Ministers from the world’s largest fossil-fuel producing nations are set to meet virtually on Monday to discuss what the future holds for the global oil market in 2021. After a turbulent year which saw prices crash to their lowest level in more than 20 years in so-called “Black April”, news of more lax lockdowns and a trilogy of high-profile Covid-19 vaccines almost ready to roll out offers a glimpse of the light at the end of the tunnel for the industry.
Earlier this week, oil prices climbed to their highest point since April, after battling a slump at the beginning of November when crude slid to just $33.64 a barrel. The disappointing figures did not last the month, however, with prices beginning to creep back up in recent weeks.
On Wednesday, Brent crude rose 47 cents – 1% – to $48.33 a barrel, although by Sunday evening it had settled at around $48.18. Despite the minor slip backwards, it was trading at $37.94 a barrel less than a month ago on 30 October, but have since been buoyed by the success of the latest vaccine trials and hopes that travel restrictions around the world may loosen over the Christmas period to allow people to visit their families.
West Texas Intermediate crude gained 80 cents – 1.8% – reaching $45.71 per barrel in the early hours of Wednesday, before sliding slightly to $45.52 on Sunday night. Prices have surged from a low point of just $35.79 at the start of the month, as lockdown across the UK and mounting infection cases in the USA dampened appetite for travel.
A return to the $50 a barrel mark before the end of the year is finally in sight, but part of reason why oil has managed to recuperate in recent months is due to the combined effort of OPEC nations to cut production rates. Back in April, they collaboratively agreed to the largest single output cut in history – rolling back production by 9.7 million barrels a day – to try to balance supply and demand.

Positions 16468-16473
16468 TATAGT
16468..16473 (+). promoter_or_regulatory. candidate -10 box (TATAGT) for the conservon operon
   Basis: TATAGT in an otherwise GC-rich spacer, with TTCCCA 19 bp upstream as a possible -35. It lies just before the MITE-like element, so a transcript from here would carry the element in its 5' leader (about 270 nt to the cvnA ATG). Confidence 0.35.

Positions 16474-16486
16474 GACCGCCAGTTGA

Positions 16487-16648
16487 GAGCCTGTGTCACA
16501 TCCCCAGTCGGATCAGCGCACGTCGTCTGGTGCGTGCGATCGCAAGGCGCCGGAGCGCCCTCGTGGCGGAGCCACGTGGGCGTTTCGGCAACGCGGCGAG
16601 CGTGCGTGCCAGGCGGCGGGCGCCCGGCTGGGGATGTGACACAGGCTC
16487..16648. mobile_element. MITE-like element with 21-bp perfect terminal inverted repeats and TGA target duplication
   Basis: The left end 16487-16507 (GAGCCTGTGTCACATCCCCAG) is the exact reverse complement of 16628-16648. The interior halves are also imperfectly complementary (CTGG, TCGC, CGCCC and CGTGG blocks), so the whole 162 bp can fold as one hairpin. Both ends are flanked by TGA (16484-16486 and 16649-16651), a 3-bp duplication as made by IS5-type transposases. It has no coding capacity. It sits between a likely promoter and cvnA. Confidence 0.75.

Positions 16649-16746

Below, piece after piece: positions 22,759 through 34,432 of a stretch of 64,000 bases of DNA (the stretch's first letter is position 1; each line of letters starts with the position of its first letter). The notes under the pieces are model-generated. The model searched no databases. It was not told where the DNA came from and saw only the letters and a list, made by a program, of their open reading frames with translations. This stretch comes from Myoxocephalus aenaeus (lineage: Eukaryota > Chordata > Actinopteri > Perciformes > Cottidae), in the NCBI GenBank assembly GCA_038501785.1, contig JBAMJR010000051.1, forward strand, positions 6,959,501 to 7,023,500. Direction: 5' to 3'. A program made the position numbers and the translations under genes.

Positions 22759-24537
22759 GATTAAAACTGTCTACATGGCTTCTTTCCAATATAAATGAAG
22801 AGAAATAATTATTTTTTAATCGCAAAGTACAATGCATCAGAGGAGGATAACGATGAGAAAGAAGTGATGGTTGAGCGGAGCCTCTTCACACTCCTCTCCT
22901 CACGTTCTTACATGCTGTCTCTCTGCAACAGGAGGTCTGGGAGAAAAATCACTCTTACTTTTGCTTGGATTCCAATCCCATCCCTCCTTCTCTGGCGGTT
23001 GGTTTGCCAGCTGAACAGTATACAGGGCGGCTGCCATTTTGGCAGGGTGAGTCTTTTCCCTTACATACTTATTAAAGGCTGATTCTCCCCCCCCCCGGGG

In August, this was scaled back to 7.7 million less barrels, but analysts are expecting OPEC leaders to roll over the current plans into 2021 in light of the fact that mass vaccination is still likely to be some time away. CNBC reported that a planned 2 million bpd January production ramp-up looks “set to be delayed, according to market consensus, with analysts differing on whether that would be for three months or six months”.
Ravindra Rao, Head of Commodity Research at Kotak Securities, told MoneyControl that oil is “running too hot” ahead of the OPEC meeting:
“OPEC and allies are largely expected to extend the current production of about 7.7 million barrels per day for an additional three to six months. The current deal calls for curtailment in production cuts to 5.8 million bpd in January 2021.
“The recent rise in price indicates that market players have factored in that OPEC may defer further production hike so unless there is any major announcement, crude oil could become vulnerable to some correction. With a sharp rise in crude prices and signs of progress on the vaccine front, OPEC is unlikely to take aggressive measures.
“Additionally, there are other challenges in the form of rising virus cases and easing euphoria about vaccine amid efficacy concerns as well as logistical challenges”.
On the other hand, US banking giant Goldman Sachs believes that the oil market is “ripe for a comeback” in 2021 as demand for natural resources returns with increased travel and manufacturing, although analysts have warned that nothing is guaranteed:
“As another Opec+ meeting nears, uncertainty on the group’s decision is once again rising. Beyond the outcome of another quota decision, however, there are renewed concerns about the future of the organisation”.